In 2013, Hannah Fidell wrote and directed her first feature film, A Teacher, about a high-school teacher who begins a sexual relationship with her student. Now, after seven years, the Me Too movement, and a different cultural conversation around assault, abuse, and power, A Teacher is back as an FX television show.
But as Fidell tells it, “the character and creative intentions of the project are actually quite different.” In the FX version, Kate Mara plays a high-school English teacher named Claire Wilson, who begins an intimate sexual relationship with her 17-year-old student, Eric (Nick Robinson). While the original film ends when the relationship ends, the series takes it several steps further. Not only does the latter half of the show explore consequences for the abuser and the warped logic she uses to rationalize her behavior, it looks more closely at the long-term trauma experienced by the survivor. The Cut spoke with writer-director Hannah Fidell about the series, her own experience with assault, and what she hopes to achieve with this version of her story. (Some spoilers ahead.)
What inspired you to write this story? Both the original film and the FX version.
I’ve had my own experience with sexual assault. Although it wasn’t with a teacher, it was with someone who I considered a friend and who broke my trust in a very deep way. So I was really interested in trying to understand how he was able to reconcile his behavior, and I was working through that when I wrote the movie. That was my way in: understanding the lies that [the teacher] is telling herself in order to get through the day.
There’s a scene at the very end where Claire and Eric meet ten years in the future. She seems to be doing fine — a husband, kids, a career — and Eric is a wreck. They have a conversation and it’s clear that Claire is still in denial about her role in the abuse. What was it like writing that scene? Did you speak to the man who raped you to help nail down the warped logic Claire was using?
My experience is very different in that I actually wanted to press charges. They wouldn’t give them. I did speak to him, and in a lot of ways, that scene is what I wished that I could have said to him. The fact is that the process of reconciling major life events takes time.
A lot of my traumatic experience — and also as you see in the show, Eric’s — is in the aftermath. Many sexual-abuse resources say that that’s the more traumatic part, the way the people around you deal with [rape and assault] even more so than the actual act itself. So it takes time to be able to understand what happened. And we found out in our research with this particular kind of sexual abuse, it takes longer for men and boys to see themselves as victims because of that double standard that the show deals with.
The show really delves more into the survivor’s perspective than the film did. Why did you make that choice this time around?
As a society and as a culture we were talking about victimhood in a way that we never had. But I was able to explore in a way that I wasn’t emotionally ready to [before], the long-term consequences for the abuser and a different facet of consent, which the second half of the show really delves into.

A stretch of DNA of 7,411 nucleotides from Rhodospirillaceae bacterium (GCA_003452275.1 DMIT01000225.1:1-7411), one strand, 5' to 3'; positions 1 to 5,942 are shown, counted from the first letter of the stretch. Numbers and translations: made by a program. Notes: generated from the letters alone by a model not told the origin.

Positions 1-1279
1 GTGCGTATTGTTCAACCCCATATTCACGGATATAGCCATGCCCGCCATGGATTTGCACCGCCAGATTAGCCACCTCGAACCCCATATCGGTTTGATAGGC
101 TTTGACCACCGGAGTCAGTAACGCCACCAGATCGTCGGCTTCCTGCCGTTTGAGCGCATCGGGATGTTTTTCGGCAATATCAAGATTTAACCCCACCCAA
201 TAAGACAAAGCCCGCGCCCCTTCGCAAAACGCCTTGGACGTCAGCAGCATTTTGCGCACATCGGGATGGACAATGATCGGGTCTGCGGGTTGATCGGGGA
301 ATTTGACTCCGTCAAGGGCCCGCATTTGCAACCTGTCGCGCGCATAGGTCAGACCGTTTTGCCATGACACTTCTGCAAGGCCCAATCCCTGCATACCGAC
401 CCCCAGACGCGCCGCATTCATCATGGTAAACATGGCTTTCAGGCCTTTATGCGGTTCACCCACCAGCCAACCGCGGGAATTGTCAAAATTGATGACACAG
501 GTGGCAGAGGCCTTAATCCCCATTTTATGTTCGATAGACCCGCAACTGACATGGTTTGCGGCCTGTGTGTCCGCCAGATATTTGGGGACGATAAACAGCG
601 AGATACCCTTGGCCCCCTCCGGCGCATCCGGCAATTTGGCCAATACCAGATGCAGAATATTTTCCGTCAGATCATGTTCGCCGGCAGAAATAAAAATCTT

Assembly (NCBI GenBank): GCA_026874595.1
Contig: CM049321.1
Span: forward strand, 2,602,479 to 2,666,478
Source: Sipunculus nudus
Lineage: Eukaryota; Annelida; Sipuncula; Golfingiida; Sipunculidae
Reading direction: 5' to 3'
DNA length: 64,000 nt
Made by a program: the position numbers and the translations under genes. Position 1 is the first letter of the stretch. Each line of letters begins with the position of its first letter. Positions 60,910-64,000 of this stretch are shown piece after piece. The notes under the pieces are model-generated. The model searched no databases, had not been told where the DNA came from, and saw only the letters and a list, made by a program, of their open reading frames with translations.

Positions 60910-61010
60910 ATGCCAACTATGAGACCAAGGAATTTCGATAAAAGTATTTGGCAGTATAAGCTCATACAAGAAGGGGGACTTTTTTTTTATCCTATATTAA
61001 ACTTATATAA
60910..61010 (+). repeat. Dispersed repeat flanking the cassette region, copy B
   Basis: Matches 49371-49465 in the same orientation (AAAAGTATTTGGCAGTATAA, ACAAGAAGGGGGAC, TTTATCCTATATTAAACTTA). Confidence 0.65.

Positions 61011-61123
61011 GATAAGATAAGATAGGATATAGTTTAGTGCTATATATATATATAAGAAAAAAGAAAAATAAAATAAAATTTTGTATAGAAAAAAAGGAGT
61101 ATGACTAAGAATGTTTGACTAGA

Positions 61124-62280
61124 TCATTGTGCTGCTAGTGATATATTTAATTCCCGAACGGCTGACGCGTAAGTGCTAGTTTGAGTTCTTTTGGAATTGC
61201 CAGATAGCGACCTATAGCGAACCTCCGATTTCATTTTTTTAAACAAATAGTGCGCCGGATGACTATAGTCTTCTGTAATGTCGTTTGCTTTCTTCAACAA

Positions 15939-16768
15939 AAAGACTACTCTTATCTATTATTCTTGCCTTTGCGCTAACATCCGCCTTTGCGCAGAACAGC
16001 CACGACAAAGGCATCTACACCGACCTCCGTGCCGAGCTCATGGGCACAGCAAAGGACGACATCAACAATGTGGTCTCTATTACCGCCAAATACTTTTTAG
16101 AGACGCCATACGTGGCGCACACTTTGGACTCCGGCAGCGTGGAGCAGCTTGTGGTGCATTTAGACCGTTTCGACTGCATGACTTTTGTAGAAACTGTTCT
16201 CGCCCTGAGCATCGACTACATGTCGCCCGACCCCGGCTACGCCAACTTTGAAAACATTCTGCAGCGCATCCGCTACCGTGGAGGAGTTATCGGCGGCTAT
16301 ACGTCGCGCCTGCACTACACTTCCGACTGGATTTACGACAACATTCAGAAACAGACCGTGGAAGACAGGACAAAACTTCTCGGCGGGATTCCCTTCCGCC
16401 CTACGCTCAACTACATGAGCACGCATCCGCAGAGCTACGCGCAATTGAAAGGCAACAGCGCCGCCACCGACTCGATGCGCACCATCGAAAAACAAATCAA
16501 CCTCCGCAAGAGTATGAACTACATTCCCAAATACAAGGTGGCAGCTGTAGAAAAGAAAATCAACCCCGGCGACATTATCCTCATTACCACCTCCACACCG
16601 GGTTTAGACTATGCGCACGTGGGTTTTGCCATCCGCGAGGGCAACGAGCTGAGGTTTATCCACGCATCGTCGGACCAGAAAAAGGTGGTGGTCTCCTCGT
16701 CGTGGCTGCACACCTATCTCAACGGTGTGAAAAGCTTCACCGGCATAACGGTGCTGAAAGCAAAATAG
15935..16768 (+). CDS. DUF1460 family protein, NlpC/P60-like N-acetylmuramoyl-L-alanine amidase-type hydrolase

The film version of A Teacher was released in 2013 — what is it like telling a similar story in a post–Me Too society?
We actually enriched and developed the show with HBO immediately after the film. But it wasn’t the right time. There’s no way we could have made the show without the Me Too reckoning. And also [I couldn’t have personally] without the time that had elapsed. I don’t think we were even culturally really ready to talk about the double standard or this question of whether survivors and abusers wear the scarlet letter for the rest of their lives.
Claire is not necessarily outwardly crazy. She’s not the man in the van luring children with candy. Nick looks like that guy who we all went to school with who looks like an adult, but is actually 17. And so the fact that even though he was a consenting party it can never be consensual because she’s in a position of power, which is what so much of Me Too was really about — the abuse of power.
There are parts of the show that feel almost empathetic towards Claire. You feel kind of bad for her. How did you toe the line between being sympathetic and damning? What would you say to critics who don’t think you’re being harsh enough?
I wanted the audience to come to their own conclusions about her. And I didn’t want to make it easy. I just think in order to have this sort of character, you can’t just have like an archetypical villain. Part of the way we deliberately structured the show was by going through Eric’s perspective, especially in the first three episodes. What that means is seeing Claire in the way that Eric does, which is in this completely enamored kind of way. We wanted to make it complicated.
And there’s that back half of the show after her she’s gone to jail, after she moves back to her brother’s house. I don’t think it’s necessarily meant to be sympathetic, but it’s like this is the reality. And the reality is that her life sucks, and she can’t move on.
What’s your goal with the show?
I hope that it brings to light … [what is] happening in our country, because with the rise of social media, I think the boundaries between teachers and students have blurred even further, and there are no organizations really tracking the number of cases where teachers are taking advantage of their students. I hope that it can spark some sort of discussion.